Exploring the private universe of Henri Matisse in The Red Studio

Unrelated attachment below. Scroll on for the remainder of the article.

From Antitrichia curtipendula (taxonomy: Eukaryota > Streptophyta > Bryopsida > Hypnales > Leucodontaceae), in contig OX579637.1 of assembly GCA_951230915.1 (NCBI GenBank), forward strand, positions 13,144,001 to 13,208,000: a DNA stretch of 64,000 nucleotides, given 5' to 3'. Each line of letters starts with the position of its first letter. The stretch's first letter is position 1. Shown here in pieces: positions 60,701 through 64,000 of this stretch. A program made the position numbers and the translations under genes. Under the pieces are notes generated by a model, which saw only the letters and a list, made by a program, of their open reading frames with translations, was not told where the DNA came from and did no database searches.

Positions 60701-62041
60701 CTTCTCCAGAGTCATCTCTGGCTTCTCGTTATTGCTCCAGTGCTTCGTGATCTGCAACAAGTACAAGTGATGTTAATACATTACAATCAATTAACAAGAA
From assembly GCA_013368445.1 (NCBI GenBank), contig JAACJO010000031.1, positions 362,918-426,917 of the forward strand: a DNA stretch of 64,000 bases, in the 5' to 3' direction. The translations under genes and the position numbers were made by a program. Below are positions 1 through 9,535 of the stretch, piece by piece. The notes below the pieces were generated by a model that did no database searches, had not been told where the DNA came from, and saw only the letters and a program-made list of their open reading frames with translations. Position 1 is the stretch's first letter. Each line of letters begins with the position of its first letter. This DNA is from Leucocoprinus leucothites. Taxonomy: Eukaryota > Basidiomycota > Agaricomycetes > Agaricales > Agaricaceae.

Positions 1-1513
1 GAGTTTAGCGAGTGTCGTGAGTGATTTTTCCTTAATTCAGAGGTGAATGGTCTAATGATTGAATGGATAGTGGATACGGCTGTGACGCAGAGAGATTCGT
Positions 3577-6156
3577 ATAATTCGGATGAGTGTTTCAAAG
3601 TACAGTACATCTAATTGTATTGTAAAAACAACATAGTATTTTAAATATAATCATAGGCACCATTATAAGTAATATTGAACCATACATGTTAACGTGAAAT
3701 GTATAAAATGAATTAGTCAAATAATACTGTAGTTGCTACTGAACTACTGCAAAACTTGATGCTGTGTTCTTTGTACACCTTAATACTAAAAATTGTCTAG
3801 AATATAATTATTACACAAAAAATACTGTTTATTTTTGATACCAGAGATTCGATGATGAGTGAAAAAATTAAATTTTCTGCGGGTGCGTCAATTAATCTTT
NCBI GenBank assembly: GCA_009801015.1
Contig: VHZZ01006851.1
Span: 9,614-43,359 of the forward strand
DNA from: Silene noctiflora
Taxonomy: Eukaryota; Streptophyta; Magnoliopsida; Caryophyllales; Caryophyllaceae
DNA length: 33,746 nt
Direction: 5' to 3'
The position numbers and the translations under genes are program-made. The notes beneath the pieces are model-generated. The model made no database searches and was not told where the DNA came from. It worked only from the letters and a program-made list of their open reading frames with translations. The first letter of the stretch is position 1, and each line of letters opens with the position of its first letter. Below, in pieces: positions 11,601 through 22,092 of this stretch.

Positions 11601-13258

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The exhibition Matisse: The Red Studio allowed for an in-depth study of The Red Studio (1911) and six of the works featured in the painting by Henri Matisse (1869–1954) of his studio in Issy-les-Moulineaux near Paris. The grouping includes three paintings from the collection of the Statens Museum for Kunst (Le Luxe II, 1907, Nude with White Scarf, c. 1909, and Bathers, c. 1909), one painting from the collection of The Metropolitan Museum of Art (Young Sailor II, 1906), a painting from a private collection (Cyclamen, c. 1911), and a glazed and hand-painted earthenware plate from the collection of the Museum of Modern Art (Untitled (Female Nude), 1907). The six paintings were investigated using technical (X-radiography, ultraviolet-induced fluorescence, infrared reflectography) and chemical imaging (MA-XRF) and, in some cases, spectroscopic techniques (FORS, SEM–EDS, Raman, SERS, and μ-FTIR), to better elucidate Matisse’s materials and working techniques for this selection of paintings; the plate was also analyzed using MA-XRF. New findings revealed the full extent to which Matisse had completed The Red Studio before applying its hallmark color, referred to as Venetian red in his correspondence, over the original palette of blue, pink, and ochre that dominated the composition. Particular attention was given to identifying the wide range of pigment choices made by Matisse in the execution of the works from 1906 and 1911 that are depicted in The Red Studio. These pigments include lead white, zinc white, bone black, earth reds, madder lake, carmine lake, vermilion, cadmium yellow, yellow ochre, aureolin (cobalt) yellow, orpiment, viridian green, chromium-oxide green, cobalt blue, ultramarine blue, Prussian blue, cobalt violet (deep and light), and other cobalt violets, as well as possibly manganese violet and eosin red lake. The results of these analyses allowed for a direct comparison between the original works and their depictions and revealed that Matisse, unsurprisingly given his strong association with color, often translated the pigment choices faithfully between the actual works and their depictions in The Red Studio.